pdf iconDownload PDF (115.3 KB)
pp. 97-110

Soon after the antislavery societies disbanded, abolitionists began to gather to commemorate their long years in the antislavery struggle, to regain the sense of camaraderie that reform commitments had once provided, and to ...

read more

CHAPTER 3: “Nigger Thieves”: Whites and the Underground Railroad

pdf iconDownload PDF (451.9 KB)
pp. 111-154

As William Still was completing The Underground Rail Road, he received a letter inquiring whether his book would include accounts of Underground Railroad activities in Illinois and Missouri, stories the writer ...

read more

CHAPTER 4: Defending the Past: The 1880s

pdf iconDownload PDF (571.3 KB)
pp. 155-201

In 1887, a story titled “Mrs. Stowe’s ‘Uncle Tom’ at Home in Kentucky” appeared in Century magazine. An illustration showing a slave owner reaching into his pocket for coins for three black boys captured the spirit ...

read more

RITUAL REMEMBRANCES III: The Last Gatherings

pdf iconDownload PDF (252.1 KB)
pp. 203-215

December held a special place in the prewar antislavery calendar. It was during this month in ....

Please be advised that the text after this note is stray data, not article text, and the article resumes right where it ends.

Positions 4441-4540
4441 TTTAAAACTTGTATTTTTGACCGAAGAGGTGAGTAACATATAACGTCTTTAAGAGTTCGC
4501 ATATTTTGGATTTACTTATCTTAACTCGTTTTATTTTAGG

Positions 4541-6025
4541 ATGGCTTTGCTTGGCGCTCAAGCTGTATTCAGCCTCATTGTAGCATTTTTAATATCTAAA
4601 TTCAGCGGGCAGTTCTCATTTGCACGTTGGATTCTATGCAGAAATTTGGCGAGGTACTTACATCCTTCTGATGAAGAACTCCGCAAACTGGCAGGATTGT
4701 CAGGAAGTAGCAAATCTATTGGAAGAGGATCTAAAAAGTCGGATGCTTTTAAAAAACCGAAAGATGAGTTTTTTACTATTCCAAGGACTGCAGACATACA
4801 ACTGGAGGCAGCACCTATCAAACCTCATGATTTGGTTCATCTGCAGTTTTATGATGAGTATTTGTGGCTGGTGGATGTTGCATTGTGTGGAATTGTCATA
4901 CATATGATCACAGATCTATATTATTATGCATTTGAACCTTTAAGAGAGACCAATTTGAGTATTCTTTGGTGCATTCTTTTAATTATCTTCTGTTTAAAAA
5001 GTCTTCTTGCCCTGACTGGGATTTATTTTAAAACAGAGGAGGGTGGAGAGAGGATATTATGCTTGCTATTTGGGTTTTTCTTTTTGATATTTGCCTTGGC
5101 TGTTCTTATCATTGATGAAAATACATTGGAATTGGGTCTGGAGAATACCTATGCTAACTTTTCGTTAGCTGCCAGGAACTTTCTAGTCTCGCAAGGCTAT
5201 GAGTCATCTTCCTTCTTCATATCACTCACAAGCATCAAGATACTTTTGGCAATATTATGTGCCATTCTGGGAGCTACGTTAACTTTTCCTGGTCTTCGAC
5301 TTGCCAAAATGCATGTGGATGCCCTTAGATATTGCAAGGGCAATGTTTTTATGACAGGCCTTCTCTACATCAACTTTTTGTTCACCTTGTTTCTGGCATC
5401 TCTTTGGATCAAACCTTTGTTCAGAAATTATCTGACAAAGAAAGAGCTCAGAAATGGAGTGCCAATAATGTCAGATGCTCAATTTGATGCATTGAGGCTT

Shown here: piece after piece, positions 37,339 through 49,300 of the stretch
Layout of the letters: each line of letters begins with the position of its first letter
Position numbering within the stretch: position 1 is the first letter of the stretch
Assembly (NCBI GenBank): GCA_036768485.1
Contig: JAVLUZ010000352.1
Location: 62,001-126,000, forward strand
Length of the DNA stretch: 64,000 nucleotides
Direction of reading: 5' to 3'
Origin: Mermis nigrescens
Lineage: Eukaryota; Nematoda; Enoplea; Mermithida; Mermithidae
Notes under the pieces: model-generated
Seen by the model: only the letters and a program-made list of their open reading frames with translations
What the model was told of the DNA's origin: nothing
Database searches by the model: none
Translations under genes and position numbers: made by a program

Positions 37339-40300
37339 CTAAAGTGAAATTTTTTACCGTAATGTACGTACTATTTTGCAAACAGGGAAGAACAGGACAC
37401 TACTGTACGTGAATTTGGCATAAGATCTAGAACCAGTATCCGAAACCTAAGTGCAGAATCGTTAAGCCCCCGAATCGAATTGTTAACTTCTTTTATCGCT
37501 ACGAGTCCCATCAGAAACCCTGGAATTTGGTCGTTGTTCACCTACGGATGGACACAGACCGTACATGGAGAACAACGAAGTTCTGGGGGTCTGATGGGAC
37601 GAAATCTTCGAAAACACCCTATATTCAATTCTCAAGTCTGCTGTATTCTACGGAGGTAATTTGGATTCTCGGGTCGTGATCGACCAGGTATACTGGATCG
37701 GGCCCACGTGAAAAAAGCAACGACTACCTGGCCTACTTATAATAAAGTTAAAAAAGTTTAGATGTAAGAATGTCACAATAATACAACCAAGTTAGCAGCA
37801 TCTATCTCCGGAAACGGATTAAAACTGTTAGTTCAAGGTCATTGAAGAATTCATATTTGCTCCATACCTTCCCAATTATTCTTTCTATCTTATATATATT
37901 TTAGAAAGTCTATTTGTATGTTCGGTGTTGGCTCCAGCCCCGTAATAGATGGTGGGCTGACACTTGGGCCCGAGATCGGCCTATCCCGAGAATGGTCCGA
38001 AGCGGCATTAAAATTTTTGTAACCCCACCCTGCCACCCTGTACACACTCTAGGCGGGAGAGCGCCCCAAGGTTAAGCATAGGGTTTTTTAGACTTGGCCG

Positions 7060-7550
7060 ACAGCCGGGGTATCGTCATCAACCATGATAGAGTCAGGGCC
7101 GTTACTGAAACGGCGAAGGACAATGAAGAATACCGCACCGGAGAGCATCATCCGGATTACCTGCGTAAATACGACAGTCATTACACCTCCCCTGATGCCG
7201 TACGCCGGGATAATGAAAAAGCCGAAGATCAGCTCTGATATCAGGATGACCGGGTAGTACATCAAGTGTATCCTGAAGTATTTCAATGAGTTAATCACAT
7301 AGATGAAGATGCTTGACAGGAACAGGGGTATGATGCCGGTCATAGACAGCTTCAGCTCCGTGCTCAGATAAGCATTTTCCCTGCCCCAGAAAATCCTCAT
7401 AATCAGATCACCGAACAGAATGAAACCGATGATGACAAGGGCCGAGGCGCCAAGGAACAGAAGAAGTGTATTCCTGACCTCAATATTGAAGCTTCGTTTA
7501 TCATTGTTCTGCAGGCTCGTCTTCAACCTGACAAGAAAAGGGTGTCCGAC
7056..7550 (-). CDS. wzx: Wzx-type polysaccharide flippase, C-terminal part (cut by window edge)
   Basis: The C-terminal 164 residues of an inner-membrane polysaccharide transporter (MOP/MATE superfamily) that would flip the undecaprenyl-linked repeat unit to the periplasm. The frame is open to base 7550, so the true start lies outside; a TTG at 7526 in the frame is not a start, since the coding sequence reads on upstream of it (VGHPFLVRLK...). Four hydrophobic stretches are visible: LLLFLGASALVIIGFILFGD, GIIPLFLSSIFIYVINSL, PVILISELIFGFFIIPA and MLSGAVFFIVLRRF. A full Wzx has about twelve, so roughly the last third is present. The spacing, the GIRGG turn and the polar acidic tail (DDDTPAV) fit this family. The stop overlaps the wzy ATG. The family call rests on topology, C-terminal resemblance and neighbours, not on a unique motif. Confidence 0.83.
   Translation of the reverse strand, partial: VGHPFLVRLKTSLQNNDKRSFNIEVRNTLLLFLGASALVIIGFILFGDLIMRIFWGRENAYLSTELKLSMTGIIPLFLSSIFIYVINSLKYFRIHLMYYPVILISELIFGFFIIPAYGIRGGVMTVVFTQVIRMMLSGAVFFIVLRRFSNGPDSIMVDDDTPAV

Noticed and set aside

read more

CHAPTER 5: The Remembrance Is Like a Dream: Reminiscences of the 1890s

pdf iconDownload PDF (217.0 KB)
pp. 217-245

Surviving abolitionists who had hoped to eliminate both slavery and racial prejudice and also to provide free blacks with civil rights must have found the 1890s a depressing ...

read more

Afterword

pdf iconDownload PDF (270.6 KB)
pp. 247-254

Mary Grew had never undertaken to write the story of her life. But she did compose the history of the Philadelphia Female Anti-Slavery Society and participate in the process of collective reminiscences when she attended ...

Notes

pdf iconDownload PDF (290.0 KB)
pp. 255-302

Bibliography

pdf iconDownload PDF (141.1 KB)
pp. 303-323

Index

pdf iconDownload PDF (939.0 KB)
pp. 325-337


E-ISBN-13: 9781469602271
E-ISBN-10: 146960227X
Print-ISBN-13: 9780807832080
Print-ISBN-10: 0807832081

Page Count: 352
Illustrations: 11 illus.
Publication Year: 2008